Shares in supermarkets have fallen sharply after Tesco said it was considering plans for a new chain of high-end convenience stores.
The proposal for a chain based on its Tesco Finest food range comes nine months after the supermarket giant opened discount retailer Jack's.
Although Tesco has set no date for its latest venture, upmarket rivals Marks & Spencer and Ocado saw their shares fall 3.5% and 4% respectively.
Tesco's own share price was volatile.
It made gains at the start of the day, then went into reverse, but was up 0.25% by mid-afternoon.
Sainsbury's shares were down 0.8%, while Morrisons' were up 0.7%.
The market reaction came after Tesco chief executive Dave Lewis unveiled the Finest stores plan to analysts and investors on Tuesday.
Speaking on Wednesday, Mr Lewis said: "Tesco Finest as a brand is one of the largest food brands in the country. We have a very high percentage of more upmarket customers.
"The opportunity to curate that range and bring new things in a more convenient outlet is something that we have tested, is something we're interested in."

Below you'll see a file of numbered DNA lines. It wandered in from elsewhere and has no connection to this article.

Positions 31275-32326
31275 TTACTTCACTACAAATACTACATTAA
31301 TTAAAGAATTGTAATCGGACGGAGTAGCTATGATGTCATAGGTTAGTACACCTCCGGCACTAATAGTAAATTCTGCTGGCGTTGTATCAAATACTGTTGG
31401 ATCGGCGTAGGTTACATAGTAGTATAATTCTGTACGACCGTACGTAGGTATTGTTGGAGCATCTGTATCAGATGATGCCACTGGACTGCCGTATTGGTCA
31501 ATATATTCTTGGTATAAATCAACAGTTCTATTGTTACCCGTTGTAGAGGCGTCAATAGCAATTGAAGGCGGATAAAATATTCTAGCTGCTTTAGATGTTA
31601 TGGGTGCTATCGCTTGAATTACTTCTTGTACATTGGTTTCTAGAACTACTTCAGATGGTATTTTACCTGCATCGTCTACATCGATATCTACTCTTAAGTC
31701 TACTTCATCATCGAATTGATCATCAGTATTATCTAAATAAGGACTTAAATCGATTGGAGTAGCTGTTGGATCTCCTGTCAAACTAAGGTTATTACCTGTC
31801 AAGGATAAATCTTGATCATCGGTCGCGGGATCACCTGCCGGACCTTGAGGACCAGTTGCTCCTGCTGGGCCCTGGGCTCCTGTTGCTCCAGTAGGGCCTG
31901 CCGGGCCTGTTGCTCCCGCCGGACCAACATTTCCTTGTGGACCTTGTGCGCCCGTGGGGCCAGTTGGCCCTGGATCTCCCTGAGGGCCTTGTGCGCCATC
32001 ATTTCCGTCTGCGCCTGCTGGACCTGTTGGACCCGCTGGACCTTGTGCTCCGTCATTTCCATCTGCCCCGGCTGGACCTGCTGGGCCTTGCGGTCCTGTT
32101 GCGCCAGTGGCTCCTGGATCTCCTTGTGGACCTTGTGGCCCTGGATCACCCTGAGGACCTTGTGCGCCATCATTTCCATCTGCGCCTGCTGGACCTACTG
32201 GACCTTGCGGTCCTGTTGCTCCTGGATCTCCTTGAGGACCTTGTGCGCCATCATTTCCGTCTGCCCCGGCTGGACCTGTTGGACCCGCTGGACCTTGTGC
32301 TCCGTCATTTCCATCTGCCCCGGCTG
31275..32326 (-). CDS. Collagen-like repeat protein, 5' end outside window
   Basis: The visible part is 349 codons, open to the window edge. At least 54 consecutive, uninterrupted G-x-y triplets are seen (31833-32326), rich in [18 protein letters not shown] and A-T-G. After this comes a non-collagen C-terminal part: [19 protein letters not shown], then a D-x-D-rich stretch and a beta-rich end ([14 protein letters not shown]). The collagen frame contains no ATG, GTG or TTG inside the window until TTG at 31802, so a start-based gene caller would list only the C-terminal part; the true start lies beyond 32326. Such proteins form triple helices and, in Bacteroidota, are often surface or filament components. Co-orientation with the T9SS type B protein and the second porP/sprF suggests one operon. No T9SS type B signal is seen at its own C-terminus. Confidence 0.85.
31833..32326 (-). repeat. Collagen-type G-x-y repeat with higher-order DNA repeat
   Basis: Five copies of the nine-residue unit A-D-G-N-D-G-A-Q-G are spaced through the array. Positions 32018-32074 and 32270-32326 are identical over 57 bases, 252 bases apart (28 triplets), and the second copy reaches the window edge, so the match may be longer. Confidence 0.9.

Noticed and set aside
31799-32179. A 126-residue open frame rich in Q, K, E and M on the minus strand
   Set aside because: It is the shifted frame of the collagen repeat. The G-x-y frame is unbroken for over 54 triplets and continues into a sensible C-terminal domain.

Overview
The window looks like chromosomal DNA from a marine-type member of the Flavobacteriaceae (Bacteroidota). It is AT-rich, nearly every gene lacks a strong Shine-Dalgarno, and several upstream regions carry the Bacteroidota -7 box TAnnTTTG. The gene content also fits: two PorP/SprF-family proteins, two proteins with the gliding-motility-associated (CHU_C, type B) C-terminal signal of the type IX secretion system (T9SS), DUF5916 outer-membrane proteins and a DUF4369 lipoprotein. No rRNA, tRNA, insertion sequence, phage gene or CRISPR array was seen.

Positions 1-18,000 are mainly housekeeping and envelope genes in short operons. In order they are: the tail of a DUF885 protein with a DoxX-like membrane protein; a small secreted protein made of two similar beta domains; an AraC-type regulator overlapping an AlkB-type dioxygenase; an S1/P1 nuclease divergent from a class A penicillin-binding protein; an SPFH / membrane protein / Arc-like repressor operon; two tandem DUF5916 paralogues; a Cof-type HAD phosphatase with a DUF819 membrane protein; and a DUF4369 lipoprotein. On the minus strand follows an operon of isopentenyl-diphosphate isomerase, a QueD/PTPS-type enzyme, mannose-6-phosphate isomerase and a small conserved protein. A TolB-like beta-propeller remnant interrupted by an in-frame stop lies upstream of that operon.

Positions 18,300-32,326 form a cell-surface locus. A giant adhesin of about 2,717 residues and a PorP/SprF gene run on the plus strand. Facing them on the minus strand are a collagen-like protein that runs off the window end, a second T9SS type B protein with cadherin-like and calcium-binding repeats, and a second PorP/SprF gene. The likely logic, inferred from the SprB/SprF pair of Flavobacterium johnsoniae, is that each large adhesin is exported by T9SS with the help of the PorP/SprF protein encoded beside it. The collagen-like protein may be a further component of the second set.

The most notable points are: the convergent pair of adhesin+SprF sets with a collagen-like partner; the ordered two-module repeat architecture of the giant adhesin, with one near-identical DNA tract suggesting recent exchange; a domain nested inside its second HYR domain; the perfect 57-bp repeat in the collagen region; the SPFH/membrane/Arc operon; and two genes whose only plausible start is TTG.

If it comes to fruition, the move has the potential to upset the plans of M&S and Ocado, who confirmed in February that they were setting up a joint venture.
Under that deal, M&S will buy a 50% share of Ocado's retail business for £750m. It will then deliver M&S grocery products from September 2020 at the latest, when Ocado's deal with Waitrose expires.
But while Tesco mulls the possibility of high-end outlets to compete with the likes of M&S's Simply Food stores, there appears to be a question mark over the future of Jack's, which was designed to take on discount retailers Lidl and Aldi.
Tesco has not announced any plans for adding to Jack's nine stores.
Since the discount chain opened its first outlets in September last year, it has sold £24m of products.